Pre-election freebie distribution needs regulation: Supreme Court

Party leaders see red; claim intervention is unnecessary

 
By Jitendra
Last Updated: Saturday 04 July 2015

The apex court was hearing a petition by Delhi-based advocate S Subramaniam Balaji against the distribution of freebies in Tamil Nadu first by the government of party Dravida Munnetra Kazhagam (DMK) and now the All India Dravida Munnetra Kazhagam (AIDMK). The court observed that mentioning of freebies in election manifesto does not come under purview of law, and directed the election commission to formulate guidelines in consultation with political parties to regulate such practices. 

Leaders react cautiously

P C Chacko, the national spokesperson for the Indian National Congress, sees it as an unnecessary intervention in the political process of a democratic setup. “Just any announcement is not a freebie. But it is a kind of social security and any democratically appointed government is empowered to do it,” says Chacko.  “It (the observation) is an unnecessary invasion. An elected government can decide better than any other,” he adds. The Congress-led UPA-I government had waived Rs 70,000 crore worth farm loans before elections in 2008, and now it is planning to distribute free mobile phones to 6 million families who are below poverty line (BPL).

Ram Naik, a senior leader of the BJP, feels there are enough laws to check corrupt practices during elections. “The law already exists. The political activities of a party are already mentioned in their manifestos. Let people decide,” says Naik. He adds that his party will come forward with a formal reaction to the SC view. The BJP government in different states is providing grains free of cost or at nominal rates such as for Rs 1 or 2 per kilogram.

For political points?

• The governments of Gujarat (BJP), Rajasthan (Congress) and Odisha (BJD) have distributed free mobile phones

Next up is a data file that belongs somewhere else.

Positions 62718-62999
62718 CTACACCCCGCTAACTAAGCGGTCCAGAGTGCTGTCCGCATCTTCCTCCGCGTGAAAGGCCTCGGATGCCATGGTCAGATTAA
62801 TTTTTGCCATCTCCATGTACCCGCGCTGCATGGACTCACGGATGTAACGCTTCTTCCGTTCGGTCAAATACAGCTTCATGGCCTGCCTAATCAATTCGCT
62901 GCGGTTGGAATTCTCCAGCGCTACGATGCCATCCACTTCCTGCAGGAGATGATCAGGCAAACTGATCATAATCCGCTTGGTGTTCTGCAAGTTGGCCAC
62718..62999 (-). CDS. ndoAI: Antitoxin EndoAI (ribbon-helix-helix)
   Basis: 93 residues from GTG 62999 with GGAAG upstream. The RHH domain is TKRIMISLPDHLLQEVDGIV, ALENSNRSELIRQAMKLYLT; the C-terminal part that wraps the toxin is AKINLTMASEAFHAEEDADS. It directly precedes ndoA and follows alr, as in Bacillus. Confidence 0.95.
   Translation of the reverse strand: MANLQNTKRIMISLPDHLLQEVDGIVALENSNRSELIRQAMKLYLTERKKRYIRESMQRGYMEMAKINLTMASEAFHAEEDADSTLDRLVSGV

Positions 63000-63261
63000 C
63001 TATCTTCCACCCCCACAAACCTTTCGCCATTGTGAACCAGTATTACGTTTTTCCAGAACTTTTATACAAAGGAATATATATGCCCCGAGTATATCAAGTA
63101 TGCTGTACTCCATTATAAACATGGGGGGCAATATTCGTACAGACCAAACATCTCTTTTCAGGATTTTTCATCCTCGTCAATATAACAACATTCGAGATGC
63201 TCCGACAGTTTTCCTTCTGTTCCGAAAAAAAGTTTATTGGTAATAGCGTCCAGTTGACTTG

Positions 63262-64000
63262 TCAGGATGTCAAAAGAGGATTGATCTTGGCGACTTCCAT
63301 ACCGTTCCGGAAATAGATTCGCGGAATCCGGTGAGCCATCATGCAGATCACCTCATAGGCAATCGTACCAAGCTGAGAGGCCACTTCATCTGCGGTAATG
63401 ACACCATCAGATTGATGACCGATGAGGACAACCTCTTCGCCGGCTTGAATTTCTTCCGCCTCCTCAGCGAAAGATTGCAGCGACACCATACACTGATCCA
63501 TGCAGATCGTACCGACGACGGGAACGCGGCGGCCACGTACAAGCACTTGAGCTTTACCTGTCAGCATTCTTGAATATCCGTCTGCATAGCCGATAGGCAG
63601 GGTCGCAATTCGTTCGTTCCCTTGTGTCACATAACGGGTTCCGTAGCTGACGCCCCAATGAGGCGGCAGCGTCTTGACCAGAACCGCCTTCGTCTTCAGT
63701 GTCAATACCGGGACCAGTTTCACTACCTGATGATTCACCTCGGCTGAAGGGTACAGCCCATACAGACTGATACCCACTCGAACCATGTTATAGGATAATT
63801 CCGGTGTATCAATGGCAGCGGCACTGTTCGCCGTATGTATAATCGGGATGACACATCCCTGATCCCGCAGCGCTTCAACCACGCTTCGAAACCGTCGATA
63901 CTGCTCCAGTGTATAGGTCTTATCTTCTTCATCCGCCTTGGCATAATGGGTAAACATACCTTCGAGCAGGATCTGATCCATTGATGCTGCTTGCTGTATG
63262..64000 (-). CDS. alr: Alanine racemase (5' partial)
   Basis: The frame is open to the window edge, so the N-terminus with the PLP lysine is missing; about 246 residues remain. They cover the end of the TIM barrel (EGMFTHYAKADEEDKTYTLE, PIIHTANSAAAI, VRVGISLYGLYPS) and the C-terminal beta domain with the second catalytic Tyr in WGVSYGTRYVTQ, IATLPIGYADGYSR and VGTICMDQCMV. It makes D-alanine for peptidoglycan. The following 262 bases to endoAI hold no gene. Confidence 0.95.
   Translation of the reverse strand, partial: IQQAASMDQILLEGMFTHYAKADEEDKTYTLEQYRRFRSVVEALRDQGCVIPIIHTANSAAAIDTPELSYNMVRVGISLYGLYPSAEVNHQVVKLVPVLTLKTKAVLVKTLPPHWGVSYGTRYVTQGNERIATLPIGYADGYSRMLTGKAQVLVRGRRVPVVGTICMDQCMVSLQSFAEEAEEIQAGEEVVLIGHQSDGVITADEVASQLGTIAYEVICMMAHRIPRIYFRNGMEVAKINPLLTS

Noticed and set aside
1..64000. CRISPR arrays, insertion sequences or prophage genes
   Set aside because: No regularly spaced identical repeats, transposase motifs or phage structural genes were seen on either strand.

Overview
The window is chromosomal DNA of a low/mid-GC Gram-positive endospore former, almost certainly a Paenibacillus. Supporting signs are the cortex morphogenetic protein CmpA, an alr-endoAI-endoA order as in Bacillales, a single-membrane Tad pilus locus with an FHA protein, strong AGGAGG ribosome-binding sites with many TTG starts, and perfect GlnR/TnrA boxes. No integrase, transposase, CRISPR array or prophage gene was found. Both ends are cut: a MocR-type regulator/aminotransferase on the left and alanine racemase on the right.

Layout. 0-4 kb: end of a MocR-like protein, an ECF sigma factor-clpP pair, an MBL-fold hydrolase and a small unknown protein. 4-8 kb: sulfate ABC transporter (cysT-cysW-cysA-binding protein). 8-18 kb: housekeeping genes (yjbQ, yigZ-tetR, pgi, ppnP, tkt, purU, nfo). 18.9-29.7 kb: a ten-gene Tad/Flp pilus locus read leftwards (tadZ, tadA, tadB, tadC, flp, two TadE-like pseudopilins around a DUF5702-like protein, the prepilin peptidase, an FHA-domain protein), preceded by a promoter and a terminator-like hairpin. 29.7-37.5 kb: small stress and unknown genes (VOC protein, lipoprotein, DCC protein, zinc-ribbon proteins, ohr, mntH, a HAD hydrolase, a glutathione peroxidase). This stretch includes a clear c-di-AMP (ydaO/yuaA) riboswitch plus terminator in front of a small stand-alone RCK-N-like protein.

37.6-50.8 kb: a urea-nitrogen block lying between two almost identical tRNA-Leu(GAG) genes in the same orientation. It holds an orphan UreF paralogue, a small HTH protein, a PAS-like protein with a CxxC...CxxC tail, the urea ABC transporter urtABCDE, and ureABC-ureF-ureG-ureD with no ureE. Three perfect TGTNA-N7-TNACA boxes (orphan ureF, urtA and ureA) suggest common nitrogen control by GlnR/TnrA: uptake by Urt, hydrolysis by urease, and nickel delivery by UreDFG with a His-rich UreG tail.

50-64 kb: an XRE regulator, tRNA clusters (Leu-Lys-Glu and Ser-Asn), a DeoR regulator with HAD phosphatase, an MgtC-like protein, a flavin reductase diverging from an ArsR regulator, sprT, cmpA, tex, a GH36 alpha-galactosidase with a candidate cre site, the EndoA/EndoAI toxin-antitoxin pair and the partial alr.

• The Tamil Nadu (AIADMK) and Uttar Pradesh (SP) governments distributed laptops

• The Orissa government (Biju Janata Dal) provides rice at Rs 2 per kg

• The Chhattisgarh government (BJP) provides rice at Rs 3 per kg

• The Madhya Pradesh (BJP),government provides poor families with wheat at Rs 1 per kg and rice at Rs 2 per kg

• In 2006, the DMK government in Tamil Nadu promised to distribute free colour televisions

• In 2011, the AIDMK in Tamil Nadu promised mixer, grinders

• In 1997, the Punjab (Akali Dal- BJP) government waived farmers’ debt towards electricity and water

The Samajwadi Party distributed free laptops after coming to power in 2012. Their leaders Naresh Agarwal and Ramgopal Singh Yadav did not comment. Another SP leader, R K Singh, a Lok Sabha MP, made a veiled attack on the SC observation. “Those who work among the people know better and are more aware of ground realities than those who choose to live inside walled rooms,” says Singh. “We know much better than them,” he adds. 

Shivanand Tiwary, leader of the JD (U), says there is also another side to the coin. “Looking at the negative side of the coin doesn't give a clear picture. Many examples of landmark work were done under voter pressure, and have changed the face of the nation. The freebies culture is one of them,” he says. His party JD(U) is distributing free cycles, dresses and more. “The schemes for mahadalits are mitigating their age-old deprivations. It is the need of the hour,” adds Tiwary.

Basudev Acharya of CPI(M), however, welcomed the apex court's observation on freebie distribution. “It is nothing but bribing people. An accountable party should go into elections with its ideology and principals instead of freebies. I welcome the apex court judgment,” says Acharya.

 

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